The delegation, which Cuban church leaders said was the highest ranking U.S. church group to visit the island in their memory, was led by the Rev. Dr. Michael Kinnamon, NCC general secretary. The joint statement by the churches declared that normalization of relations between the U.S. and Cuba would be in the best interest of both nations, and the leaders called for the resolution of three humanitarian issues “which cause unjustifiable human misunderstanding and suffering.” Foremost among the issues is the 53-year-old U.S. economic embargo of Cuba that dates back to the administration of President John F. Kennedy.

Read a series of dispatches from Granberg-Michaelson inside God's Politics.


Woody Allen and His Evangelical Fan Base (Yes, Really.)

The author's basket of eggs and Mr. Allen.

The author's basket of eggs and Mr. Allen.

Both Colson and Land are such diehard fans that they can -- and did, during conversations with Boorstein -- quote lines from Allen's movies.

Can you imagine Land, with his low Texas drawl, reciting Allen's famous monologue from Annie Hall?:

"The other important joke for me is one that's usually attributed to Groucho Marx but I think it appears originally in Freud's Wit and Its Relation to the Unconscious - and it goes like this. I'm paraphrasing. I would never want to belong to any club that would have someone like me for a member. That's the key joke of my adult life, in terms of my relationships with women."

Yeah, me neither.

The Morning News: Wednesday Nov. 9, 2011

The morning news

The morning news

New regulations increase accountability and boost quality in Head Start programs. Economic statements from the GOP presidential contenders. "Occupy" groups plan march from New York City to Washington, D.C. Our expensive, expanding nuclear weapons complex. Evangelicals call for nuclear cutbacks. Mississippi rejects abortion amendment. Ohio repeals anti-union law. And is Occupy Wall Street overshadowing itself?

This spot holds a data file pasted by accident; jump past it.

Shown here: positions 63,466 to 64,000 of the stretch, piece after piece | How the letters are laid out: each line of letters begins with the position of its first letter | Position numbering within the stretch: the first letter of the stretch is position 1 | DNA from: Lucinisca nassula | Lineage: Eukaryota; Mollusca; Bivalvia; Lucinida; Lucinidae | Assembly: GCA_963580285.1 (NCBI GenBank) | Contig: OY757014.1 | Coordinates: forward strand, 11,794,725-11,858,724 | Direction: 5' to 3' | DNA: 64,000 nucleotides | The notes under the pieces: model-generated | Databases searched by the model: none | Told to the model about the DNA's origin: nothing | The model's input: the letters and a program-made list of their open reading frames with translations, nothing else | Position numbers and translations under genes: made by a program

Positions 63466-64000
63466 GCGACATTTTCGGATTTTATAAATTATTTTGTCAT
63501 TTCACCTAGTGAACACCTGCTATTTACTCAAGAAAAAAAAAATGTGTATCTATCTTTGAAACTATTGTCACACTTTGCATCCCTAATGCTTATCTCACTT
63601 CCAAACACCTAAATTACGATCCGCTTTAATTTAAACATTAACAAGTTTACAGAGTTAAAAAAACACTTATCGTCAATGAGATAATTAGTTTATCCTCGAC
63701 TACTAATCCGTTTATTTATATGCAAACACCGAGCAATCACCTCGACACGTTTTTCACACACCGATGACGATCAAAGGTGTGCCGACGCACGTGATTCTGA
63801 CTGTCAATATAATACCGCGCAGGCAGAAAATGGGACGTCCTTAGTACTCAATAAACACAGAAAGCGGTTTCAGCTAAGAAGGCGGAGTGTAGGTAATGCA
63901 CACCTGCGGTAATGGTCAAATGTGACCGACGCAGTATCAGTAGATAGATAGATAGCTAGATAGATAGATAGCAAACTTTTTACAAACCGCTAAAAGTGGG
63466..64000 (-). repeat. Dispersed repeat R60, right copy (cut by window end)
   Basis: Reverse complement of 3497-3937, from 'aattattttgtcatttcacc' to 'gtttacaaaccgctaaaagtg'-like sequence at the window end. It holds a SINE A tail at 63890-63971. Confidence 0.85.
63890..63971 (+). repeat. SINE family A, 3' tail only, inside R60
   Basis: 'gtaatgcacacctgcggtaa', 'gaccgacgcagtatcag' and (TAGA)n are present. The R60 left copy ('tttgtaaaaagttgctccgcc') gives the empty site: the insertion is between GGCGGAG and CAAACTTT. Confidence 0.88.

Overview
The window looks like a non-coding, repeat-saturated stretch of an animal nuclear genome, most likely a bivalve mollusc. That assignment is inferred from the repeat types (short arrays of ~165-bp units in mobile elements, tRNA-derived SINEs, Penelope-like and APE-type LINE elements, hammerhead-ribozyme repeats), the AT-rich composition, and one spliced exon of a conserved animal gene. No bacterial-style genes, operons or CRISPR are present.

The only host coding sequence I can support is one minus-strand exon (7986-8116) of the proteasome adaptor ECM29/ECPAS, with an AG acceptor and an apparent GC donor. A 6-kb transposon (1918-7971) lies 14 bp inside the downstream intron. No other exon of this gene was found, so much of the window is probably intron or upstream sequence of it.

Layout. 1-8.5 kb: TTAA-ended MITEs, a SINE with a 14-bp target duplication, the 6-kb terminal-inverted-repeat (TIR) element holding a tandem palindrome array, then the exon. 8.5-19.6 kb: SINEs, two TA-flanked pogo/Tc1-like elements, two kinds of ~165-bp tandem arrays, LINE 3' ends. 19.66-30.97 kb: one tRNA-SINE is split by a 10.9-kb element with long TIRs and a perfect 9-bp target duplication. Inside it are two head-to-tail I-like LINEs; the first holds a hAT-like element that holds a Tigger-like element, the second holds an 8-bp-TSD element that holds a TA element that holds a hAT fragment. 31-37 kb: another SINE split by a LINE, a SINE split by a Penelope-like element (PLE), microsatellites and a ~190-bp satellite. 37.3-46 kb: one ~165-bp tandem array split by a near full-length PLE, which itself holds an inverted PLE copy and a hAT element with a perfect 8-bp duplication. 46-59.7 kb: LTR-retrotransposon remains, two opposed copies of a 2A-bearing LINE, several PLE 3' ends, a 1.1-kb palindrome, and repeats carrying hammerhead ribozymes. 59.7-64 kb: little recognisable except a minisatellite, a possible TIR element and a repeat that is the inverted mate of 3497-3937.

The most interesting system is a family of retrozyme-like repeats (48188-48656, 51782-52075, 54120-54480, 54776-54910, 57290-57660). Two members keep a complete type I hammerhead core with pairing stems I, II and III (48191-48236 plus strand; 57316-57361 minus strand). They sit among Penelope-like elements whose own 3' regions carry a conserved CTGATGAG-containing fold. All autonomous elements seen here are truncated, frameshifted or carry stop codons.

Join a Circle of Protection on Nov. 16: Standing For and With the Poor

The New York City Human Circle will be replicated throughout across the nation, when faith leaders host Human Circles as members of the Sojourners National Mobilizing Circle, which is bringing together faith and community leaders to organize faith-rooted actions in their communities.

The purpose of these circles is not only to lobby for the poor but also with them.

Jim Wallis and Richard Land Discuss Evangelicals and 2012 Elections

Tonight, Sojourners and the Ethics and Religious Liberty Commission are co-sponsoring an event to discuss religion and the 2012 elections. Rev. Wallis and Dr. Richard Land will delve into what they believe the religious issues will be and should be from now until election day.

The event is already turning some heads. A Washington Post article by Michelle Boorstein summed up the unique nature of the event in a headline, "Evangelical opposites to hold discussion on 2012 presidential race."

British Clergy to Support #OccupyLondon with Circle of Protection, Prayer

occupy london
On Sunday (10/30), the Anglican Bishop of London, the Rt. Rev. Dr. Richard Chartres, met with Occupy London protesters who have encamped for several weeks now on the ground of St. Paul's Cathedral in London, in an ongoing attempt to get the demonstrators to leave church grounds.

Chartres wants the Occupiers to vacate cathedral property and stopped short, in an interview with the BBC yesterday, of saying he would oppose their forcible removal. Other British clergy, however, are rallying behind the demonstrators, saying they would physically (and spiritually) surround protesters at St. Paul's with a circle of prayer or "circle of protection."